It was quite natural, after the county seat had become a reality, for roads to diverge from it to all parts of the county. The old road to Eaton ran by the way of the Fear-not Mills, much in the same way that it does now. The old trace road from Seven-Mile takes the course of General WAYNE when on his march to the Northwest. The State road, as it was commonly called, took the direction of Lawrenceburg, Indiana, and for a number of years the mails were received over this route from North Bend, on the Ohio, in Hamilton County.

Among the early roads was one known as Augspurger's, which branched off from the Seven-Mile road, where it crossed Four-Mile, and took almost a true easterly course to the Miami, near the mouth of Gregory's Creek in Liberty Township. There was also another highway (which shot off from the road to Seven-Mile) to Jacksonburg in Wayne Township. A similar improvement led to Trenton.

That part of St. Clair Township lying south of Hamilton was settled principally by Germans from North Carolina, Pennsylvania, Virginia, and Tennessee, between the years 1802 and 1810. The island below the city was at an early day separated by a slough or bayou for the main land, and was owned by men whose deeds called for property adjacent on the west. There was about seventy-five acres between the slough and the river.

Watson's mill, one mile below the suspension bridge, was built by the TRABER brothers, who were millwrights from the East. The first house was a frame, and had three sets of buhrs; the gearing was made of wood. The mill was two stories high, with a garret, and was when erected, one of the best in the country. It continued until the hydraulic was built, and in 1852 or 1853 the frame and machinery were removed, and used in the construction of a manufacturing establishment in the Second Ward of Hamilton, on Crawford's Run. The Traber brothers were the second proprietors; and Matthias, Resor & Co., the third. In order to get the mill where it was built, the settlers allowed WATSON to run the water through the bayou. Matthias & Co. were the fourth owners, selling to William REILY, and he to a German clergyman named RICHTER, the latter of whom erected the establishment in the city of Hamilton, mentioned elsewhere. There was a saw-mill attached to the grinding department. The grist-mill was run by three large tub-wheels. Both of these establishments went down at the same time. The common belief was that the presence of the dam so near Hamilton affected the health of the city, and hence the mills were condemned by the health authorities. In high water the Miami takes the course of the old mill-race. Opposite Watson's mill was one then owned by the Traber brothers, both of them being run by the same dam.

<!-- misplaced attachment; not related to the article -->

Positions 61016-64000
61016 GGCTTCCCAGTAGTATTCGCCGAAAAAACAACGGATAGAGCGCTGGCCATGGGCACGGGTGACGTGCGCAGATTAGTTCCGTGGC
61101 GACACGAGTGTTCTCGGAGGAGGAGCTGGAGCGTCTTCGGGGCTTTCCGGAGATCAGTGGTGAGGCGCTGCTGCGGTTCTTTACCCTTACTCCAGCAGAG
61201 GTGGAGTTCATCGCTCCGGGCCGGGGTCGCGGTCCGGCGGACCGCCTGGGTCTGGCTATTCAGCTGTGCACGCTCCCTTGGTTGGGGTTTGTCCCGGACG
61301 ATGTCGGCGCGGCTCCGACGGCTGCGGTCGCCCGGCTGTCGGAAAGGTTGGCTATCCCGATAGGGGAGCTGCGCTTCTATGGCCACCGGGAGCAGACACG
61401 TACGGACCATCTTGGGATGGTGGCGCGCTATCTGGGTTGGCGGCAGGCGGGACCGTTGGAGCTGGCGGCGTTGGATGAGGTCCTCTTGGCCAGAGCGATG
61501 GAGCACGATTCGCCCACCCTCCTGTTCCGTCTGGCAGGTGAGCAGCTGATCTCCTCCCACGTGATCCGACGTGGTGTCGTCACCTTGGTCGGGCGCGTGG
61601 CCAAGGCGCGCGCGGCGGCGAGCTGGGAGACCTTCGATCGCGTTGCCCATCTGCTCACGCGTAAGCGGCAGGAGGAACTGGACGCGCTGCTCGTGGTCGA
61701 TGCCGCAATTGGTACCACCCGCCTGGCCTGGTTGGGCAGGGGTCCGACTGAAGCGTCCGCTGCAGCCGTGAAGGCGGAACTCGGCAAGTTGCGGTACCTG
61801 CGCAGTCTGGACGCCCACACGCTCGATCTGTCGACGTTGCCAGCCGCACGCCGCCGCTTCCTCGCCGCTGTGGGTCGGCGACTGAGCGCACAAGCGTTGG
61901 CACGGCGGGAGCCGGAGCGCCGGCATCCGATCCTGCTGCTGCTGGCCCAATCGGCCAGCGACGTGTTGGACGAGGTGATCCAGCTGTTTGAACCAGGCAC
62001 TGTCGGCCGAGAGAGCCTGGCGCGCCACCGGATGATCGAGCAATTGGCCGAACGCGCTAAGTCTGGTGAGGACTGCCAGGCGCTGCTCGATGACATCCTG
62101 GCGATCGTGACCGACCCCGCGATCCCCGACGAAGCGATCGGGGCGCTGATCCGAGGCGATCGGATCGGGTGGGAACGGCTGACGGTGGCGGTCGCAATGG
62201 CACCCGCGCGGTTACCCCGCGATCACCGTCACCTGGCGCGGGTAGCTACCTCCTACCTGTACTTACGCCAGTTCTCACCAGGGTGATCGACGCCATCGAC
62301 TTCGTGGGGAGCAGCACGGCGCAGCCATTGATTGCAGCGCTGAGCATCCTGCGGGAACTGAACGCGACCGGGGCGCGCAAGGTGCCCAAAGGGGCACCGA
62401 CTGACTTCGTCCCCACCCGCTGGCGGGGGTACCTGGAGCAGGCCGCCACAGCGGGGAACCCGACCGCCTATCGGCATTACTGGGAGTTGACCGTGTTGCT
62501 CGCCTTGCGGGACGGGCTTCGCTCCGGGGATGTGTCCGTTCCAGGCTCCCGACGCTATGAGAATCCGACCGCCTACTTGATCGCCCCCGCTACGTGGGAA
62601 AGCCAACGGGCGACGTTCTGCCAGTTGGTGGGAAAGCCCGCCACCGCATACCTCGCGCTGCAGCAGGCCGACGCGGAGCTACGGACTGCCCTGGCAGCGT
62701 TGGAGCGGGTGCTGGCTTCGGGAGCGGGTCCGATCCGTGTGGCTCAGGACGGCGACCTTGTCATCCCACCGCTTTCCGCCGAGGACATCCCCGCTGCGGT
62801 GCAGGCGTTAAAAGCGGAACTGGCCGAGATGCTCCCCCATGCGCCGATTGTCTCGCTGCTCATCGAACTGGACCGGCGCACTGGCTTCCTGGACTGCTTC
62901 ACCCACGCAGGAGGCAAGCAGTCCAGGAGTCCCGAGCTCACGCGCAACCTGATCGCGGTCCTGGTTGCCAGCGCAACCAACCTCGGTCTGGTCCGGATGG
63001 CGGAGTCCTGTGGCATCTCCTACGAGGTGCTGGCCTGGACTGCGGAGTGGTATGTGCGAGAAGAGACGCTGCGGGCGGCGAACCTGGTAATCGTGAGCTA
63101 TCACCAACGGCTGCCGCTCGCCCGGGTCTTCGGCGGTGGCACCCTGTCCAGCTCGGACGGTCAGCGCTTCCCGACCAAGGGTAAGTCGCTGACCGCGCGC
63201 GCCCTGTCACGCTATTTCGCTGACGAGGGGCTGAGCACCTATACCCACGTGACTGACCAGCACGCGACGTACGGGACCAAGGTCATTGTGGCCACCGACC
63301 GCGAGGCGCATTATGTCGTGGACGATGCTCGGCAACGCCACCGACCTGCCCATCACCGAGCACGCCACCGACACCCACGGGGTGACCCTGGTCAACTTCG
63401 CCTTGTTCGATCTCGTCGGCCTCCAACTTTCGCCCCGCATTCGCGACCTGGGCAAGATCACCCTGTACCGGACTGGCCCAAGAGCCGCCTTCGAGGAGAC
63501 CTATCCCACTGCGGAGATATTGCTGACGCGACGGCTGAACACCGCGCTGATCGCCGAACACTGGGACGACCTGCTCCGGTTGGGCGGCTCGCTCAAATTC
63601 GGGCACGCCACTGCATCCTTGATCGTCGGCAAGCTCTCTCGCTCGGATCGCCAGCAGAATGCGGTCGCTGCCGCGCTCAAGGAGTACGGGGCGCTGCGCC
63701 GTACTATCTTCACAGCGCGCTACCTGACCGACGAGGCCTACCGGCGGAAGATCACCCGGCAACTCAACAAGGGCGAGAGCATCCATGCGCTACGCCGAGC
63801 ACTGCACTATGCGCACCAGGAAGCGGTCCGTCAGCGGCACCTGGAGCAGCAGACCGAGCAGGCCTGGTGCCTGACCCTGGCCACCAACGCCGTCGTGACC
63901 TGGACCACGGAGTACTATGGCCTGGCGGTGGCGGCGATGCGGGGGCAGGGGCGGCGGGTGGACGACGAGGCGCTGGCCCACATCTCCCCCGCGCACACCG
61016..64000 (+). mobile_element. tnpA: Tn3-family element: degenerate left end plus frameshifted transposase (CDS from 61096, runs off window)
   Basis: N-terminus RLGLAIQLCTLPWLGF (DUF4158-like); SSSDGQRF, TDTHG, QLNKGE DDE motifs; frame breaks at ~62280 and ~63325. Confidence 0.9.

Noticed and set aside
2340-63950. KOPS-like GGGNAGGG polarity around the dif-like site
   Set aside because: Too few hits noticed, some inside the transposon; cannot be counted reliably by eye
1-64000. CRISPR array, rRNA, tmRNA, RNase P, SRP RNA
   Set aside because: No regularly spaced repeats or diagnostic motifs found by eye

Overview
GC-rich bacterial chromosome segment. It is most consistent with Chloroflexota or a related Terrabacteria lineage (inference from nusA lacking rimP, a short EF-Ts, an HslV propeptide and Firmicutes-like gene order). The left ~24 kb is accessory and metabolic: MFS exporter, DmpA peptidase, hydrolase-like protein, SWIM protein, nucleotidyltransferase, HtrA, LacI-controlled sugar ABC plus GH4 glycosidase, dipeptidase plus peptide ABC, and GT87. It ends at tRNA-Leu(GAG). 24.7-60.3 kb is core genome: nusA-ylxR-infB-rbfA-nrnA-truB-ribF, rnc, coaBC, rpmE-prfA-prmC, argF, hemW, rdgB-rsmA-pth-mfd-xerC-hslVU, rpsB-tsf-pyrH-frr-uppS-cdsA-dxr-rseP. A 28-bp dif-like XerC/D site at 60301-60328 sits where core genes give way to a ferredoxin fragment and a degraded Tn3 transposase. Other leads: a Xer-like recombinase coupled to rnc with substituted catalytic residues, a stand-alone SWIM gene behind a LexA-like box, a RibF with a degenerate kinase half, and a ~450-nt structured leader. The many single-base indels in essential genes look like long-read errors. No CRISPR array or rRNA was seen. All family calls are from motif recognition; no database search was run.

The Fear-not Mill on Four-Mile was built in 1816 by Joseph WATSON, a bachelor from Pennsylvania. Watson was a lithe young man, full of energy, and when his pioneer establishment was erected in the wilderness, the neighbors predicted a failure in business within a short time. Watson gave his mill a name which always reminded his friends of his character--"Fear-not." It is probable that Mr. Watson was the same man who erected the mill below Hamilton described above, which bore his name. The first building at the Fear-not site was a frame, two stories high, undershot wheel, and two sets of buhrs. Watson in due course of time sold out, and about twenty years after the first mill was built, a second was erected. It was also a two story frame, with an undershot wheel and two sets of buhrs. While Watson was in possession of the mill, he also did a large amount of sawing in an establishment near by. A carding-mill was also in active operation for some time.

FLENNER 's grist-mill, at the junction of Four-Mile and Seven-Mile Creeks, was erected forty-odd years ago. It is a two story frame, with wings, and has for the propelling power an undershot water-wheel, twelve feet in diameter. There are three sets of buhrs. The water was taken from Seven-Mile and emptied into Four-Mile by the tail-race.

About two years ago, this mill ceased to run. At one time, about 1830, there was a still-house in operation at this point. The old mill can yet be seen.

The second of a number of mills in St. Clair Township, on Four-Mile, below the celebrated Fear-not mill of Watson's, was owned by Samuel SCOTT, and stood a few rods above the mouth of St. Clair's Run. A good sawmill was attached to the grinding department. The gristmill was a two-story frame building run by an undershot wheel. Scott was in this neighborgood at an early day, and is said to have entered Section16, on which his mill stood. He was a man of much force of character; in the various walks of life he played an important part. There were three flat-boats built at Scott's Mill; one by Mr. Scott and two by his neighbors. They were floated to Hamilton empty and there loaded for New Orleans. Their owners returned by land.

George FLENNER had a distillery in 1833 in a loghouse in the eastern part of the township on the GEPHERT farm He died not long since. Still-houses in the first settlement of this valley were considered a necessity; and many of the best people in the country were found engaged in the manufacture of whisky.

Philip SOWERS had a still-house some time in the '30s in a log-house near BUSENBARK 's on James CUMMINGS 's farm. David and James CHEVALIER bought out Mr. Sowers and continued the business for some time This distillery has disappeared.

Henry KERNS had another one mile south of Seven-Mile village at an early day, on what is now the pike to Hamilton. He also had an insignificant grist-mill on Seven-Mile Creek, near the still-house, in 1836. Frederic BUBENMYER had a still-house on Section 4 about 1830, located, no doubt, near the famous spring in the center of this section.

Jacob WEHR owned and carried on a distillery in the eastern part of St. Clair fifty years ago, near where Enos Wehr now lives. This establishment ran for seventeen years. It was a log building one and a half stories high. On the WARWICK farm, one-fourth of a mile east of OVERPECK 's, Michael EARHART had a still-house in 1825. His place of business was in a log-house.

Isaac OVERPECK had a large distillery, which he carried on for twenty years, where Richard HINES now lives. Joseph HERSHEY had a distillery at the FLENNER grist-mills forty years ago (which he owned in 1836), in a log-house. His corn was ground in his mill. (Note: HINES or HYNES)